The long-term, cumulative pressure of growing populations and tourist numbers in small towns across the Indian and Nepali Himalayas has pushed donors and governments to respond with large infrastructure construction, in the form of pumping stations, dams and hydropower projects that are designed to move vast amounts of water across greater distances to meet growing demand.

The Tehri Dam is the Highest dam in India and one of the highest in the world. It was eventually built despite a huge outpouring of spiritual and popular opposition.

As further dams are installed on the Bhagirathi river further environmental and spiritual tension occurs. Interrupting and slowing the flow of holy water has angered the Hindu community.

Devaprayag is one of the five holy confluences of Alaknanda River. Here the Alaknanda and Bhagirathi rivers meet and take the name Ganges.

Reducing a river’s speed also reduces the water’s ability to hold sediment resulting in sand being deposited on the inside track of river bends.

Hard infrastructures have been at the centre of donor and state-backed responses and interventions for the provision of water. The activities and investments of the Asian Development Bank and the World Bank are commonplace and visible all over the Himalayas, particularly around the construction of dams and pumping schemes along the mountains’ major rivers. These interventions are not only high in capital investment and energy intensive, but also result in enormous changes to the landscapes and livelihoods around them.

These large-scale interventions frequently contrast with the historic practices and memories of resident communities across the towns in which we worked. For many, access to ‘pure’ spring water remains the most desirable for drinking and cooking, although there is some evidence that these spring sources are increasingly contaminated due to the effluents and pollutants of modern life. Recent state investments that have brought pipelines and taps directly into homes are rapidly changing the aspirations of families, as many families can see the convenience of piped water being available directly in their homes.

We found, however, that families will still visit and drink from natural springs alongside these formal connections. These arrangements are not surprising, considering the variability and unreliability of formal water connections – water is generally evaluated as turbid and of poor quality, particularly during the monsoon, and water is normally only available for a couple of hours every day. This uncertainty means that families still depend significantly on their local springs, and invest considerable time and labour into accessing these alternate sources.


Poorer households are less likely to be able to afford the upfront costs associated with formal connection charges, pipes and meters required for an official connection, so provision is not universal. Most poorer households still depend entirely on springs, and take their washing and children directly to springheads for cleaning. These open sources also serve the needs of those who wash clothes for a living – the ‘dhobis’ – although this is also a form of livelihood that is being threatened by the advent of modern alternatives, such as commercial laundries with large washing machines.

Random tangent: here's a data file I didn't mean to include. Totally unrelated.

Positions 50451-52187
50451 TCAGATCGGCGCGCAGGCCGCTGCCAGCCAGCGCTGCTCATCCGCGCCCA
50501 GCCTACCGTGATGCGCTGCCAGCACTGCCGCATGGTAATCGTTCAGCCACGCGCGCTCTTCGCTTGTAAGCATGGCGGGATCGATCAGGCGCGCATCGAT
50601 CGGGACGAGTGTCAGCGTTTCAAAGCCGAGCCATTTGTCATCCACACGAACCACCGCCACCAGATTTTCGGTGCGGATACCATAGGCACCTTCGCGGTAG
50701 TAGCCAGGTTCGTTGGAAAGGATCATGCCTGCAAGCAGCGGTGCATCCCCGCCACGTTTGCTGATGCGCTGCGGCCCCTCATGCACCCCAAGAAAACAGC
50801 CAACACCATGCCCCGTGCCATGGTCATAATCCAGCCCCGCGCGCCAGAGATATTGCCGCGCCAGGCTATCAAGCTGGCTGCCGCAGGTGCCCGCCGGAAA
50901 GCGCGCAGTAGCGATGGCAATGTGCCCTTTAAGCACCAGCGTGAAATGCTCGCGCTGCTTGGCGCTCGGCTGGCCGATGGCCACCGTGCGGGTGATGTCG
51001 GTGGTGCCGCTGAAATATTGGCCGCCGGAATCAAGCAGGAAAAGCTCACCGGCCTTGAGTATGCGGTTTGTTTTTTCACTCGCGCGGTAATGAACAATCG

While ‘infrastructure’ usually refers to ‘hard’, physical forms of provisioning and channeling engineering, ‘softer’ forms of social and political  infrastructure – such as communal water-sharing practices, community institutions for water management and functional, representative elections – are vital for working towards and maintaining long-term social and environmental sustainability. In Nepal, 2017 saw the first local government elections in almost two decades, with many elected representatives emerging from the informal water management institutions that had been created in towns and villages during the intervening period. A significant focus of our work has been to understand the ways in which “hard” infrastructural interventions interact with “softer”, bottom-up water management arrangements and institutions.

A young woman washes her clothes in a peri-urban spring in Dhulikhel, Nepal.

Late in the evening men gather at a differ spring for their daily bathing in Bidur, Nepal.

Early in the morning women gather to collect drinking water in traditional metal vessels at the main spring in Bidur, Nepal.

A very common sight throughout the Himalayas are the daily interactions that women and young people have with the endpoints of infrastructure, such as the local standpipe, spring spout or sunken well. Amongst the communities in which we have worked, in rural areas as well as within small towns, people always expressed their preference for ‘pure’ spring water to drink, to wash and cook with, because of customary practice as well as perceived taste. Water collection, while usually time consuming and undertaken by women, is also a time for families and children to come together, and for social interaction.